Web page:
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Wijk aan Zee 2001

Tony Miles  www.chesscafe.com

Without doubt my favourite game so far was the following gem

van Wely – Morozevich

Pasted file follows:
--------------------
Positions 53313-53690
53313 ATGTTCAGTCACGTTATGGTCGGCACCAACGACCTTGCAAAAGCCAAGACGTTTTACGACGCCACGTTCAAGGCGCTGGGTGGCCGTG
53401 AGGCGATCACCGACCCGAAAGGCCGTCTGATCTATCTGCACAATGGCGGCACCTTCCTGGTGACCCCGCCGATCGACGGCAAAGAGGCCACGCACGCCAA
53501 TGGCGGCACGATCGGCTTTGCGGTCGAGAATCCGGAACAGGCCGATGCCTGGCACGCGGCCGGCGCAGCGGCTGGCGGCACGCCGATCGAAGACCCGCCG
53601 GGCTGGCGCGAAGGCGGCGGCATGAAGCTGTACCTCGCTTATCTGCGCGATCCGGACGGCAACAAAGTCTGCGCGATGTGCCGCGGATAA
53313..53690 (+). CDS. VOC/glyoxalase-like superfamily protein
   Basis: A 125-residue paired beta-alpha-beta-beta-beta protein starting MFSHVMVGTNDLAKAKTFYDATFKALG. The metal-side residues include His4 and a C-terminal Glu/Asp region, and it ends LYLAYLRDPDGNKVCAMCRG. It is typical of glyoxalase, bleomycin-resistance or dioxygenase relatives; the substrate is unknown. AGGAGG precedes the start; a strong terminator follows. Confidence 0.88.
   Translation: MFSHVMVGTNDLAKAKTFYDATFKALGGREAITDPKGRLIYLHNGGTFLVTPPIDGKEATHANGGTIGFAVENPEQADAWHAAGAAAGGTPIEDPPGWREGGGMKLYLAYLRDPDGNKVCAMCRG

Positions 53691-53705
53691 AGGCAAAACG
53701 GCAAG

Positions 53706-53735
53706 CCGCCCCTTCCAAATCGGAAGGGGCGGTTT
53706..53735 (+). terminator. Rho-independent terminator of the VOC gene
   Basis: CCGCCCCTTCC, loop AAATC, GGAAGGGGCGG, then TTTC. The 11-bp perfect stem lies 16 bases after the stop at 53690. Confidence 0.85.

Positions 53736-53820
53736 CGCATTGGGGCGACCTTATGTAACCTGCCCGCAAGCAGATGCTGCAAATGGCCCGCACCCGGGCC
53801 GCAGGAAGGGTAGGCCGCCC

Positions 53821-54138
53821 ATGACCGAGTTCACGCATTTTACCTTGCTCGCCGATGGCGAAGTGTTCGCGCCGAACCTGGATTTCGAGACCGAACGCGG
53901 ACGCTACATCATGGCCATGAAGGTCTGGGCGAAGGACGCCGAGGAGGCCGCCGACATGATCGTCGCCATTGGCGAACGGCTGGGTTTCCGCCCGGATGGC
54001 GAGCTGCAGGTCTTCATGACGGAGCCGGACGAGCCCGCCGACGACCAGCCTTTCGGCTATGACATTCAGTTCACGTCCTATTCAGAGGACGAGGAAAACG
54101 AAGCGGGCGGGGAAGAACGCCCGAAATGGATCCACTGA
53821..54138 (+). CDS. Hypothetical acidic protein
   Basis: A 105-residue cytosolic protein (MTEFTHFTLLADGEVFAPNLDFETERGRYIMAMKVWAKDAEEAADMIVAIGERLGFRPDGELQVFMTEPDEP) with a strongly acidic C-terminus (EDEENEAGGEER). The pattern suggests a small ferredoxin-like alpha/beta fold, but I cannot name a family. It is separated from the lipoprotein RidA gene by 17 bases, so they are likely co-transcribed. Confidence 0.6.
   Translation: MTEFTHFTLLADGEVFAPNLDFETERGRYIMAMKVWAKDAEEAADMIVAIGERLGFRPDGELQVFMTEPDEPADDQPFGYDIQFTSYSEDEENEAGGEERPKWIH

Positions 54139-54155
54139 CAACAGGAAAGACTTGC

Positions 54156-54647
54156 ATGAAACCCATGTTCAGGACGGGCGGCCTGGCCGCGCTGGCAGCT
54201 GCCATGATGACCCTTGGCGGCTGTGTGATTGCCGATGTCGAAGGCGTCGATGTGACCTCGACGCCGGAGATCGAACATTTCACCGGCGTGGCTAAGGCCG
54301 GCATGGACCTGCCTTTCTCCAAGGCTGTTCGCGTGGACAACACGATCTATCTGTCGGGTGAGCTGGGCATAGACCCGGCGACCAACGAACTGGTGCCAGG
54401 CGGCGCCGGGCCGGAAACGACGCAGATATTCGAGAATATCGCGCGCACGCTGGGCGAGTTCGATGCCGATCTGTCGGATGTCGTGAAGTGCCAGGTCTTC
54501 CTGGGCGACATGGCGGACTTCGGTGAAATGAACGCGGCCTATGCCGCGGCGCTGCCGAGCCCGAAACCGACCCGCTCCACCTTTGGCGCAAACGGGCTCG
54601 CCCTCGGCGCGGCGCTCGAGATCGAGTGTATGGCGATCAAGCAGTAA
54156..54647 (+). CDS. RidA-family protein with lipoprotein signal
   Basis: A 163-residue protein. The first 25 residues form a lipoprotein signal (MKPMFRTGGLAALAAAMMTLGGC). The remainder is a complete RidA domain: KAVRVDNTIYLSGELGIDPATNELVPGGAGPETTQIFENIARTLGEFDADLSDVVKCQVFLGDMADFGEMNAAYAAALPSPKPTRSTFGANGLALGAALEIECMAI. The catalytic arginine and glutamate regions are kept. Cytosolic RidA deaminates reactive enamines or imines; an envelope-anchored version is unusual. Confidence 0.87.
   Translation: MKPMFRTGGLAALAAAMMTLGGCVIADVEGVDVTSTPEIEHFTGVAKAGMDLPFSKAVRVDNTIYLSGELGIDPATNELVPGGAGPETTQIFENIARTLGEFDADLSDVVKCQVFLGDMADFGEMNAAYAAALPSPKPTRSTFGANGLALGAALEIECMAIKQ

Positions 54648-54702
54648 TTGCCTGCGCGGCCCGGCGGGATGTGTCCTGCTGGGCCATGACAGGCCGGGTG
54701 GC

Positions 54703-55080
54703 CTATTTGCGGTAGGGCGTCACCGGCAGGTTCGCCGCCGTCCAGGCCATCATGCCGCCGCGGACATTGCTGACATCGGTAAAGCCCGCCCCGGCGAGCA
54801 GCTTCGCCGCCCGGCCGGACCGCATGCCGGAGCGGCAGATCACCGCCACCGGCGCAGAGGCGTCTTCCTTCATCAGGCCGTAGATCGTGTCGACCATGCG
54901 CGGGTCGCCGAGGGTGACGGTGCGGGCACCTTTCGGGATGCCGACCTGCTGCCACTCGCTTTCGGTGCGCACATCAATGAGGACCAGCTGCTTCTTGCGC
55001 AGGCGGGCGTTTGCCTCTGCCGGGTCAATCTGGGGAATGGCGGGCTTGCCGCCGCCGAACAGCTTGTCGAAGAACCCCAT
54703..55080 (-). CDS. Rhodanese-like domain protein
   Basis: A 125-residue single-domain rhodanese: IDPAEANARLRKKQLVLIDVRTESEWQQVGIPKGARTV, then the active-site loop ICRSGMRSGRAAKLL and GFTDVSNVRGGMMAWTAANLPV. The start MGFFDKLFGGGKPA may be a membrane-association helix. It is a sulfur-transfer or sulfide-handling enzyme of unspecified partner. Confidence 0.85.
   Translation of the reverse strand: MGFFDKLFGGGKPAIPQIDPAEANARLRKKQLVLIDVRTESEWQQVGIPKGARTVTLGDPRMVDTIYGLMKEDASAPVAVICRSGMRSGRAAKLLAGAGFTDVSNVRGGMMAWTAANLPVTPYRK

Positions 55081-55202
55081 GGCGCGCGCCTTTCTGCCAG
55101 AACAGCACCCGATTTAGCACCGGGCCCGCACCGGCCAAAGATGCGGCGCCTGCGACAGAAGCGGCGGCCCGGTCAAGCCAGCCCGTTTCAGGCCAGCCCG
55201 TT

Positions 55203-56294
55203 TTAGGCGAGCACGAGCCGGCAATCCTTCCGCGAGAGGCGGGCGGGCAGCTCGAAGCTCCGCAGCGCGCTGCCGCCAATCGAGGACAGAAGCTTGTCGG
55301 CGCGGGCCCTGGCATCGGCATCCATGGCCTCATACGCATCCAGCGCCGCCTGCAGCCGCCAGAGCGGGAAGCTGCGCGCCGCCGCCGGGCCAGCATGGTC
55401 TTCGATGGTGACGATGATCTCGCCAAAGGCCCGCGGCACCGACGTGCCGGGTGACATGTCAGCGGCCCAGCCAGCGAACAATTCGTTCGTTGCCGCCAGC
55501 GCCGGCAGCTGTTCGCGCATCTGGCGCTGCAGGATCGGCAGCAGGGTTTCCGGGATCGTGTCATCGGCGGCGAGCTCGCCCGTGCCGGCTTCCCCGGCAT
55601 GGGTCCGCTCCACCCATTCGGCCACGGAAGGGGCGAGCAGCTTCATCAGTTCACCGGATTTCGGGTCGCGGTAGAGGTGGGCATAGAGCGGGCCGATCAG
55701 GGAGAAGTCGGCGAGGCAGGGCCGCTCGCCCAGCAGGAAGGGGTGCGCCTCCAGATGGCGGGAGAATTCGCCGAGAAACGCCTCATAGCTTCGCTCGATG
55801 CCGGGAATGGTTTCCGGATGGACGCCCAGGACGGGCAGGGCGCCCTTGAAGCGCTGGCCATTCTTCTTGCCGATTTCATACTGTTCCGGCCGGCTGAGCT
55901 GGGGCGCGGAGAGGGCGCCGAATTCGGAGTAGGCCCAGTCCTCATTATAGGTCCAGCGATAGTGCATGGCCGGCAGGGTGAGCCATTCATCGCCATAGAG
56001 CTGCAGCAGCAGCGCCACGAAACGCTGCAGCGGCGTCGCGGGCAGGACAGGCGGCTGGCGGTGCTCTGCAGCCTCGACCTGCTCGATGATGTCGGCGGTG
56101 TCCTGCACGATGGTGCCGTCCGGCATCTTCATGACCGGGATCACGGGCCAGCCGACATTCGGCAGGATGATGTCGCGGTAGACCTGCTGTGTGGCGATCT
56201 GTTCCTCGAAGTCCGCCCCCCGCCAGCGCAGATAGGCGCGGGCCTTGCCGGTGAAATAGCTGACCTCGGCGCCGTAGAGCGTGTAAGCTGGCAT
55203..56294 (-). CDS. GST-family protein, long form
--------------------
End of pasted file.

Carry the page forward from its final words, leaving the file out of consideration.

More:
1 d4 d5 2 c4 c6 3 Nf3 Nf6 4 Nc3 dc 5 a4 c5!? Something of a novelty. The position now becomes a Queen’s Gambit Accepted with the extra move a4 for White (as in 1 d4 d5 2 c4 dc 3 Nf3 c5 4 d5 Nf6 - e6 is more common - 5 Nc3) The major difference is the weakening of b4, though it is not clear where that will be important. 6 d5 A quieter way is 6 Nf3 cd 7 Qd4, but that is not very van Welyish. 6..Bf5 This, really, is the unusual idea. Black fights for control of e4. And quite sensible it looks too. On 7 Ne5 comes ...e6 while Nh4 looks unlikely after ...Be4. 7 e3 e6 8 Bc4 ed 9 Nd5 Nc6 10 Qb3 Hindsight being a wonderful thing, it is easy to suggest 0-0 here. 10...Qd7! Typically dynamic! Morozevic ignores his pawn structure and gets on with business. 11 Nf6 gf 12 Bd2 Now if 12 0-0 Na5 secures some useful Bishops. 12...Rg8 The storm clouds are gathering. Now 0-0 leaves Black with a draw by 13...Bh3 14 Nh4 Bg2 or a try for more with 14...Rg4. 13 Bc3 White expects the attacks on f6 and f7 to restrain the black initiative. 13...0-0-0 Wrong again!! 14 Bf7 Seeing the game continuation, van Wely thinks that White has miscalculated. Perhaps Bf6 should be preferred. 14....Rg2 15 Nh4 Ne5!! Splat! I guess hereabouts Loeky started to get that sinking feeling. 16 Nf5 If 16 Ng2 Nf3 17 Ke2 Bd3 18 Kf3 (18 Kd1 Bc4) Qh3 19 Kf4 Bh6 mate, or 16 Be5 Qd2 mating. 16...Nd3 17 Kf1 Rf2 18 Kg1 And White has won a piece. If Q or R to f5, then Be6. Morozevic has seen further though. 18...Kb8! Simply eliminating the Be6 resource and threatening to take the Knight. White’s King is in a coffin. 19 Qe6 If instead 19 Be6 Qc6 20 Nh4 (the only way to guard g2) Qe4 (hitting the N) and the roof caves in. 19...Rf5 and Loek had seen enough. 0-1 If 20 Qd7 Rd7 21 Be6 Rg7 mate and otherwise White’s position is just wretched.